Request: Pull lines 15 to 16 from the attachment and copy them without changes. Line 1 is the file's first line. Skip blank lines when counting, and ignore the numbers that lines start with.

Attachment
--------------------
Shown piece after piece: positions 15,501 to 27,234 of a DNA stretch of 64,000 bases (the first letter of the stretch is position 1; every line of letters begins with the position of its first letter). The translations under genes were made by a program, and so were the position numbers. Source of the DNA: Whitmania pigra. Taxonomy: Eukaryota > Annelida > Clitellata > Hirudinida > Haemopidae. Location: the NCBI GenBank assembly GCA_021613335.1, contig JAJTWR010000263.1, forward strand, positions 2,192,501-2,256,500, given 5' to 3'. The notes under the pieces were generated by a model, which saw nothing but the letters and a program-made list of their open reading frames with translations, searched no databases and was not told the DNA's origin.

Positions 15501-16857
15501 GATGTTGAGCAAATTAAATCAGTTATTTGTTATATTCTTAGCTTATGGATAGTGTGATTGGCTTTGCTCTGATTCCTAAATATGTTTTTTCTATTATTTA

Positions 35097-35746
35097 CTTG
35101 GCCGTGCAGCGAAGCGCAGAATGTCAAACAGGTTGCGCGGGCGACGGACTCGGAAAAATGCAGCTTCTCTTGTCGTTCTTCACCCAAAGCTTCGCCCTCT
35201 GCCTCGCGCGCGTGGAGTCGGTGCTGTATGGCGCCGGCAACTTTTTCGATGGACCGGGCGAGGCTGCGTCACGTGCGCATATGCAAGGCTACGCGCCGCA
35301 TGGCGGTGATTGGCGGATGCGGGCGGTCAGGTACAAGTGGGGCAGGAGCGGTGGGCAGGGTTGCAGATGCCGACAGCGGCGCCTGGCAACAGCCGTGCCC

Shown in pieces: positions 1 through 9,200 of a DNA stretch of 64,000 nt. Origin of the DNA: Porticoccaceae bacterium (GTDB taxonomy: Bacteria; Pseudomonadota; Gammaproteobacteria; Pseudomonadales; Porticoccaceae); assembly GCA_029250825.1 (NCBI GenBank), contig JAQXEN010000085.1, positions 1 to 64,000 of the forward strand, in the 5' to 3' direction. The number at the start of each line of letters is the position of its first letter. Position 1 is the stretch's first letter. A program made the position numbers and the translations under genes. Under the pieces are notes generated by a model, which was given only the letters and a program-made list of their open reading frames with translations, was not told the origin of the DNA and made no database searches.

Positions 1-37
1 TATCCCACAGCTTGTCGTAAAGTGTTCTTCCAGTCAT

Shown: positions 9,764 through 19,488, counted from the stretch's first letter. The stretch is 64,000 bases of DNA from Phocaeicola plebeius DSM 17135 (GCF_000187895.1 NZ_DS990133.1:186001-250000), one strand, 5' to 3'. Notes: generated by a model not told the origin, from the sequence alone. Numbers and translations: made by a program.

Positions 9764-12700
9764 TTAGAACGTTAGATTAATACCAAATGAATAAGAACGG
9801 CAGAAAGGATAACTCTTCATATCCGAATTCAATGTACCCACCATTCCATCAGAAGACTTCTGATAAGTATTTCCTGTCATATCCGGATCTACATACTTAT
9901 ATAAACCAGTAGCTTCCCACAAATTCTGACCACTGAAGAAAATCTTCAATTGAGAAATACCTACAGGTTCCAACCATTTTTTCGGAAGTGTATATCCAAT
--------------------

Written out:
9801 CAGAAAGGATAACTCTTCATATCCGAATTCAATGTACCCACCATTCCATCAGAAGACTTCTGATAAGTATTTCCTGTCATATCCGGATCTACATACTTAT
9901 ATAAACCAGTAGCTTCCCACAAATTCTGACCACTGAAGAAAATCTTCAATTGAGAAATACCTACAGGTTCCAACCATTTTTTCGGAAGTGTATATCCAAT